In Latin, the names Romulus and Remus occur together from 3rd century BC. It is likely that Remus and Rhōmos are two different names, but that at some point they were amalgamated, with the result that Remus took over Rhōmos’s role as co-founder of Rome. Linguistically Rĕmus and Rhōmos can hardly be identical.
     
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    AnnapolisKen

    New Member
    English
    I thought Remus with a short 'e' was linked with the Indo-European Divine Twins, like Castor and Pollux. At least in the Iranian Avestan manifestation I thought the twins were named Manus and Yima (=human and twin, Yima being cognate with geminus), and so we have another creation myth with divine twins Rome-dude and Ro-twin. Here's an article on the twins which mentions Remus and other Indo-European analogues. https://philarchive.org/archive/LINPKT-2 I believe the Anglo-Saxon brothers Hengist and Horsa who led the expedition/invasion of Britain were also horserider divine twin analogues like Castor and Pollux.
     

    Apollodorus

    Senior Member
    English UK
    I thought Remus with a short 'e' was linked with the Indo-European Divine Twins, like Castor and Pollux.

    Unfortunately, the twin motif doesn’t resolve the issue of etymology/spelling. It may well be that there was just one founder who ended up with two names (or the same name in different dialects/languages).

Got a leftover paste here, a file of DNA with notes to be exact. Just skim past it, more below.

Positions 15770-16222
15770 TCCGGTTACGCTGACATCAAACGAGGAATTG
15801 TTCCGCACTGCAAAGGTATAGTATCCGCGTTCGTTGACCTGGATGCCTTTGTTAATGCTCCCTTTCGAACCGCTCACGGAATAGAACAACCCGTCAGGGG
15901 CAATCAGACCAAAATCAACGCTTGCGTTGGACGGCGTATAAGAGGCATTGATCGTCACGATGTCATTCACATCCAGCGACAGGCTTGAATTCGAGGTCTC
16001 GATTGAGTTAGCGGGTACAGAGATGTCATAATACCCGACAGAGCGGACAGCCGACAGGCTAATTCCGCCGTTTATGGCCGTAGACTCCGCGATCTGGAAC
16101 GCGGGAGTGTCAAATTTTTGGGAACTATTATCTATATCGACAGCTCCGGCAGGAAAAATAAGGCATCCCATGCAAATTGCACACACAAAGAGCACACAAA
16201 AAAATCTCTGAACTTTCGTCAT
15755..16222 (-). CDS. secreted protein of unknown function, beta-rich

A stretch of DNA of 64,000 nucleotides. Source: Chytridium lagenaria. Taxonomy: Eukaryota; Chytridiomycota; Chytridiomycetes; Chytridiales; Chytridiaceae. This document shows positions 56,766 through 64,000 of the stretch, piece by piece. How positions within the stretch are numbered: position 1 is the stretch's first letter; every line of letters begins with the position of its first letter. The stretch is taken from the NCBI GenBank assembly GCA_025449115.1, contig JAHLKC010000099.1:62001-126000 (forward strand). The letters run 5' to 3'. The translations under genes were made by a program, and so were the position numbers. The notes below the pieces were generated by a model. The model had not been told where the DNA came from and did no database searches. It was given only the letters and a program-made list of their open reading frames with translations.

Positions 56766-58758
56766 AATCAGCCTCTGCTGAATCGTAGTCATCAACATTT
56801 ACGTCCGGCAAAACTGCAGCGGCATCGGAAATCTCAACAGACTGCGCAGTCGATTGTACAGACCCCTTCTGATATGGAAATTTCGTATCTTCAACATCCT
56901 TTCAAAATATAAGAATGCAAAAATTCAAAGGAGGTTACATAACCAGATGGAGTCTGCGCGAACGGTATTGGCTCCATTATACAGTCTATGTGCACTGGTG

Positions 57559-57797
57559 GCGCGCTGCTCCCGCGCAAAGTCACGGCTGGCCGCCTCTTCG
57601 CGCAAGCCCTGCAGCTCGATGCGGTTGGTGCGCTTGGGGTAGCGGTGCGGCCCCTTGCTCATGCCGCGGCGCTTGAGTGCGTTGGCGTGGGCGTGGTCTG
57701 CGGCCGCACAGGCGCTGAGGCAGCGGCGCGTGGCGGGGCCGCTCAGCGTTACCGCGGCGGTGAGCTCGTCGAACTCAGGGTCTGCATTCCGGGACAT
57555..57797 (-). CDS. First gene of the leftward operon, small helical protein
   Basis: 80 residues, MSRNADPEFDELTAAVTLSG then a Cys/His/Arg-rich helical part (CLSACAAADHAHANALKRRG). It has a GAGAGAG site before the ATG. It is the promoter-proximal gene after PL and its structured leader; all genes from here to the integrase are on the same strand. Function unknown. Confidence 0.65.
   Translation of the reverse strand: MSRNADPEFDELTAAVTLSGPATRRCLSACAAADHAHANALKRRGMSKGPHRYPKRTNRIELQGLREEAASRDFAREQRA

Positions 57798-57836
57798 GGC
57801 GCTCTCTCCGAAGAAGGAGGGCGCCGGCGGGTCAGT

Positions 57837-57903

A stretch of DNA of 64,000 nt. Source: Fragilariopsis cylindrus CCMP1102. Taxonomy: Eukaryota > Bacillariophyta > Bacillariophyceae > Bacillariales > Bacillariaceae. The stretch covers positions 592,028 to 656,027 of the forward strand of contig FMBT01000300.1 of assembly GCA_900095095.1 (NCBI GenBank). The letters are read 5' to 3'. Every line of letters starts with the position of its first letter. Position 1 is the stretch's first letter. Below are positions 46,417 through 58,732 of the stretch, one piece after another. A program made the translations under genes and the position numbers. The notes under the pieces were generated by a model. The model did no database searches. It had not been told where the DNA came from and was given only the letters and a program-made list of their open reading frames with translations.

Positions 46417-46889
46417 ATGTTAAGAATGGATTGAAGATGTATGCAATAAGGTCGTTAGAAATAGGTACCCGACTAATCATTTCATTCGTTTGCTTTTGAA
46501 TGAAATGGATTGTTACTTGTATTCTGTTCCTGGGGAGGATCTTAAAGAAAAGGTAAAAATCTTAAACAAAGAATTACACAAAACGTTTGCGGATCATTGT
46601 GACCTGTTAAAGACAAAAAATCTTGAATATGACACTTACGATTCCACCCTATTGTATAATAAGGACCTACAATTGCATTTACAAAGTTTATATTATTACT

If Rome/Remus/Romulus have no known Latin etymology, then they may have a non-Latin origin, including Etruscan or Greek. What is interesting is that according to the Romans themselves, there was supposed to be a Greek or Trojan connection.

    Contacts between Italic populations and the Mycenaean world go back to the Late Bronze Age, as attested by Mycenaean pottery found in many parts of the peninsula.

    Greeks from Euboea established a colony not far from Latium at Cumae (Greek Kymai, Κύμαι) in the eighth century BC. Greek language and culture were introduced to the region at the time, including the alphabet which was adopted by the Etruscans and later by the Romans. This may be the origin of the belief that Rome was founded by Greeks (or Pelasgians, Trojans, etc.). If the Romulus and Remus narrative originated in the fourth century BC, it may itself be of Greek origin.

    In Greek tradition, the foundation of a city was usually connected with a deity. Rhea Sylvia, the mother of Romulus and Remus, is named after the Greek goddess Rhea. In his discussion of the origin of the name Rhea, Socrates mentions Heraclitus’ comparison of the universe to the constant current of a river, thus deriving Rhea from ῥέω (rhéo), “to flow” (Plato, Cratylus 402b-c).

    On this account, one etymology may be *Rēmos, from a masculine form of rheuma, “current, stream”, from rhéo, “to flow”.

    Alternative possibilities include:

    From rhṓmē (ῥώμη), “strength” (Plutarch, Romulus 1.1).

    From rhṓomai (ῥώομαι), “to move intensively or violently”, which some have connected with a Hittite word meaning “to attack” (Beekes).